|When the files initially loaded from the XP CD cannot find SATA drives, the EASIEST way to fix that is to change a setting in the bios. (The same thing applies to loading files from the \i386 folder any other way.) |
Installing XP and SATA drive controllers, SATA drives; the SATA drive controller bios settings.
See response 2:
I stated in that....
"The detailed info about how you set the SATA controller mode or similar - it varies
depending on the bios version - is probably in the manual for your mboard model, in the descriptions of settings in the bios.
If you need help with that, you must provide us with the make and model of your mboard."
That's assuming you have a generic desktop system with a retail mboard model in it.
If you have a brand name system, similar applies, but we usually cannot find what you see in a brand name system bios version regarding that to refer you to on the web.
Whatever the setting is, when the files initially loaded from the XP CD cannot find SATA drives, it's presently set to SATA or AHCI in the bios, it's changable, and at least one other choice is an IDE compatible mode of some sort.
You probably have one big obstacle.
Usually you CANNOT install XP from an XP CD in a USB optical drive because the contents of the CD will NOT recognize the USB optical drive model !
In that case, the CD is recognized as bootable but when it tries to load all you see is a blue screen and nothing further happens !
( For that matter I don't know if the XP CD will recognize ANY USB optical drive model. In theory, you could make yourself a "slipstreamed" CD that has the ability to recognize the Plug-n-Play ID of the USB optical drive you're using integrated into the contents of the Windows CD, but I've never seen or heard of a procedure to do that. If you do that, you might as well integrate the SATA controller drivers for your mboard and the SP3 Windows updates into the CD if it doesn't have those while you're at it .
E.g. you can do at least the latter two things with the freeware nLite program.
The XP CDs also cannot recognize a USB floppy drive model unless it's an OLD model in a short list of models that were available when XP was first released, circa 2001 - 2002. There IS a procedure to make a "slipstreamed " CD that has the Plug-n-Play ID of the model you're using integrated into the contents of the Windows CD. If you do that, you might as well integrate the SATA controller drivers for your mboard and the SP3 Windows updates into the CD if it doesn't have those while you're at it .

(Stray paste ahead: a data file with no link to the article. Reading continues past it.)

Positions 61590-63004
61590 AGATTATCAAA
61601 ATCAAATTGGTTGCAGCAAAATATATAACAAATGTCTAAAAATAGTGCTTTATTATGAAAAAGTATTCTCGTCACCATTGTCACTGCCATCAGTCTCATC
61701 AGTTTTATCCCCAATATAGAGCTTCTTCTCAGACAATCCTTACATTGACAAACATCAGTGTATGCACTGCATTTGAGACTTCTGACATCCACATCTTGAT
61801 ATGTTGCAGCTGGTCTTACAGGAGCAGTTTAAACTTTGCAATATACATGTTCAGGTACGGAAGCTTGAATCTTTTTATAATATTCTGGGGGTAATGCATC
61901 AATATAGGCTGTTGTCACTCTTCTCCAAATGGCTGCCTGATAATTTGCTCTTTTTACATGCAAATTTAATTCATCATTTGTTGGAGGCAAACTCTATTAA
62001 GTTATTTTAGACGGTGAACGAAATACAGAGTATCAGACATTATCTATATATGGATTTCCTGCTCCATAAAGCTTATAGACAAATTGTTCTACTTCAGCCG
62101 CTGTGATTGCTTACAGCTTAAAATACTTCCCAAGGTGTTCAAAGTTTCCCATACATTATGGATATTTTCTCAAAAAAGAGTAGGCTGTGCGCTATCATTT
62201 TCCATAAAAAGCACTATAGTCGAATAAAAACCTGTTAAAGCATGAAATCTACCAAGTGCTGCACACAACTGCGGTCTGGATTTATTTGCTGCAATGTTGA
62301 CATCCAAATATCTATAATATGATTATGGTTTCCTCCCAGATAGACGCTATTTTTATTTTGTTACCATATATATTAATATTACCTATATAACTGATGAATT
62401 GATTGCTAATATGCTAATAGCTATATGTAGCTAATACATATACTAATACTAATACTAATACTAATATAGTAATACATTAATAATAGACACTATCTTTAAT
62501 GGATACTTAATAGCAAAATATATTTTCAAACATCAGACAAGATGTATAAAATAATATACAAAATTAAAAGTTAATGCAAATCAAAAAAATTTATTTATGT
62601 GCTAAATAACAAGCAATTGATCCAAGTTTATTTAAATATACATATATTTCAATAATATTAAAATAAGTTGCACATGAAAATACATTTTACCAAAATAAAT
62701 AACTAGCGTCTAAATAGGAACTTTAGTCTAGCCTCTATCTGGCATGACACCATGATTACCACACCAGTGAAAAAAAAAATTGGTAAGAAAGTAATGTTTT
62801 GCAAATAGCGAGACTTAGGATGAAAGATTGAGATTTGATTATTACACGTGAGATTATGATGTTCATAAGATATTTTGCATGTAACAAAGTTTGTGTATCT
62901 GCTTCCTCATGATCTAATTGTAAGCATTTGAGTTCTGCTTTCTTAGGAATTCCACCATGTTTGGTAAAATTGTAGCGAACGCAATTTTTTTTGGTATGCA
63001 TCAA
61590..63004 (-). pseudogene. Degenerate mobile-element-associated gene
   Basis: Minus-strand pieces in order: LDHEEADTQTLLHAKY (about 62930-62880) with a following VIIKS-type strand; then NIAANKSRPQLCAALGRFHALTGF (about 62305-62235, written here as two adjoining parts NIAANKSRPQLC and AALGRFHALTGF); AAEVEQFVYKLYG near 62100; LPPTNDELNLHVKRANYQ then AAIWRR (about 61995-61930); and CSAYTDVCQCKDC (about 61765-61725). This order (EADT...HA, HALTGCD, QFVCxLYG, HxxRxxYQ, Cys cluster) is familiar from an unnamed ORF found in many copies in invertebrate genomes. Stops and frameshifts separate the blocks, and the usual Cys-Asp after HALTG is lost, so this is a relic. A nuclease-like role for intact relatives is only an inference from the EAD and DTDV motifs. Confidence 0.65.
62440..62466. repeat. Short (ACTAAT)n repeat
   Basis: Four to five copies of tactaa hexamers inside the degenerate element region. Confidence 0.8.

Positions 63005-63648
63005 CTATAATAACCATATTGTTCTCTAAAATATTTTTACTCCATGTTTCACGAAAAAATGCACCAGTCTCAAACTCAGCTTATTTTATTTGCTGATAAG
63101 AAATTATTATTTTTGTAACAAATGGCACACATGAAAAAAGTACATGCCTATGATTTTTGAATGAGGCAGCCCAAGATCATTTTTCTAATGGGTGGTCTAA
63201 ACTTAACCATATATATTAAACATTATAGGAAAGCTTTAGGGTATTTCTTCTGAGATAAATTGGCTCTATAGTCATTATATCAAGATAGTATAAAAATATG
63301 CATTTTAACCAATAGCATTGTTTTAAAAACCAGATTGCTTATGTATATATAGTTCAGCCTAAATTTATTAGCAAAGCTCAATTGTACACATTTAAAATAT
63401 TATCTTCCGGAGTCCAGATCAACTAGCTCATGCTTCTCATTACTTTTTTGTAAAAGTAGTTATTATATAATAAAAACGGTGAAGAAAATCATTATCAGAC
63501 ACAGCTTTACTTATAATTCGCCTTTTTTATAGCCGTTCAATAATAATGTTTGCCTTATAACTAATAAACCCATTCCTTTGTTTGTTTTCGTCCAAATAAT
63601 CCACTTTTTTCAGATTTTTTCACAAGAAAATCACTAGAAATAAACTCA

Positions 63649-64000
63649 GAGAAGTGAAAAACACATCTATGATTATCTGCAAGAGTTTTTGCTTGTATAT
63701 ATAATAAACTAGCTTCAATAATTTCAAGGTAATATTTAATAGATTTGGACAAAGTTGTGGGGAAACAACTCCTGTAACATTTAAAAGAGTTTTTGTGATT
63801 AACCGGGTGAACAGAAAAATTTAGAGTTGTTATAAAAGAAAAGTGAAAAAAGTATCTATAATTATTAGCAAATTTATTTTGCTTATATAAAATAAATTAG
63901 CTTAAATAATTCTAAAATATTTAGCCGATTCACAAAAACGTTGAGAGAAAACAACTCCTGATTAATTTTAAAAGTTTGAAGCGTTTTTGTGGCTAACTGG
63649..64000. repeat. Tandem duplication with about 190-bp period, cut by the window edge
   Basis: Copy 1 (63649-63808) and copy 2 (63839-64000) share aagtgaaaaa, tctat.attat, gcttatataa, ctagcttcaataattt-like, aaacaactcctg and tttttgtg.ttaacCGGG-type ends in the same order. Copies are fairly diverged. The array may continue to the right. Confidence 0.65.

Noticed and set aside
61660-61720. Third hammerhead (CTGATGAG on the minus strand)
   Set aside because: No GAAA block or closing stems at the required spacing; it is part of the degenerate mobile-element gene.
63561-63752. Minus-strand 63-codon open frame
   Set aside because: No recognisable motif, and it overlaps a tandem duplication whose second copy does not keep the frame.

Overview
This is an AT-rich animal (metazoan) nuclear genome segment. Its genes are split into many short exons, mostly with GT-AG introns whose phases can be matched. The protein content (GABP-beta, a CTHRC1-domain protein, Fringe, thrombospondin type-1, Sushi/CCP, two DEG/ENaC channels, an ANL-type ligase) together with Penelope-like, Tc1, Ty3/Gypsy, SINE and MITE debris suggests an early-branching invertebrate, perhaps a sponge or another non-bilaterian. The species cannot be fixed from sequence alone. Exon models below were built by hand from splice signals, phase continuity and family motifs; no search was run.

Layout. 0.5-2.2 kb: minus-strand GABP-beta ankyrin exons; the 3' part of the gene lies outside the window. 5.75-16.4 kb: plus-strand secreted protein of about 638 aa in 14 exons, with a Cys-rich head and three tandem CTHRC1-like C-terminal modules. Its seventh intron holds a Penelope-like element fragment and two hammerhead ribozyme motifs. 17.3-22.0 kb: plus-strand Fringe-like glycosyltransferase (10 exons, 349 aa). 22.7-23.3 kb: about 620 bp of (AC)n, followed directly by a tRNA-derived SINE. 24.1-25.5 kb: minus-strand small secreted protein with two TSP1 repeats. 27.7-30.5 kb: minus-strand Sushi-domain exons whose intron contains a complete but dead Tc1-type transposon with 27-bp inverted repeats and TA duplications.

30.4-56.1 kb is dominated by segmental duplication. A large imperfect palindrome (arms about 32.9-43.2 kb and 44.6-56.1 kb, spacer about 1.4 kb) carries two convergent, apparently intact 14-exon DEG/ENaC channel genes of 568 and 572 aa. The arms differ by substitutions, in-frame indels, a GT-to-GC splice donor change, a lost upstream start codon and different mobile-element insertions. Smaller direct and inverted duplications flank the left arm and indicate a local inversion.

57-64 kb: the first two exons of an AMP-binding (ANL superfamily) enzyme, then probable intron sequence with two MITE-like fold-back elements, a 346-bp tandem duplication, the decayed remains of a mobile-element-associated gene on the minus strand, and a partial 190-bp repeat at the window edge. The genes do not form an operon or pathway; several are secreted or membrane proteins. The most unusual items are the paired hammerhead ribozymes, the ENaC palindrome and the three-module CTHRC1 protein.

E.g. you can do all those things with the freeware nLite program. )
If you find that you CAN get XP drivers for all the devices on your computer's mboard and for any other devices inside the case connected to it .....
You CAN install XP by following a procedure
- to install it from a USB flash drive - search the web for info about that -
- to install it by removing your hard drive, connecting it to another computer, delete all data on the hard drive, make one small e.g. 2 gb FAT32 partition on the drive, install an older operating system on it, e.g. ME or 98SE or 98 or Dos 7.x (legal and free on the web), you copy the \i386 folder from a suitable XP CD to that partition, then you remove the hard drive, install it on your computer, the older operating system will (probably) boot on the computer, then you use a command to start the network install version of Setup from the \i386 folder on the drive partition and install XP on the remainder of the drive space. When XP has been installed, you copy the \i386 folder from the small partition to an XP partition so you don't need to supply the XP CD to install things not in the default installation.
However, - the older operating system must be able to recognize the hardware on your computer (at least the main chipset) and be able to install at least generic drivers for it. That may not work with a recent computer.
- if the hard drive is SATA, you MUST set the SATA controller mode in the bios to an IDE compatible mode when you want to load the older operating system (unless you can find SATA controller drivers for the main chipset that work in the older operating system and provide those drivers on a floppy disk in a conventional (built in) floppy drive).
" If you have enough disk space you could also install xp in another partition and have a multiboot configuration."
You could do that but
- you're supposed to install the older operating system on the drive first in order for the built in Windows multi-boot ability of Windows 7 to work properly.
When you install XP second, by default you will have access only to XP.
However, there are workarounds you can look up for that that will make it use the Windows 7 built in multiboot capability.
It has one glitch you may be concerned about.
If you use the built in ability of Windows 7 to multi-boot operating systems, when you load XP, it will DELETE ALL of the System Restore restore points in Windows 7, EVERY TIME you load XP !.
You can fix that problem if your version of Windows 7 (or Vista) has the bitlocker feature built in, but your version of Windows 7 (and my version of Vista) DOES NOT have that built in.
The same thing applies to multibooting XP and Vista.
I got around that with my XP MCE 2005 / Vista Home Premium dual boot system by installing the paid BootIt! N.G. third party multi-boot program, then configuring it so the Vista partition Windows itself is installed on is hidden from XP when you boot XP (there's now a video tutorial about how to do that on the BootIt! N.G maker's web site).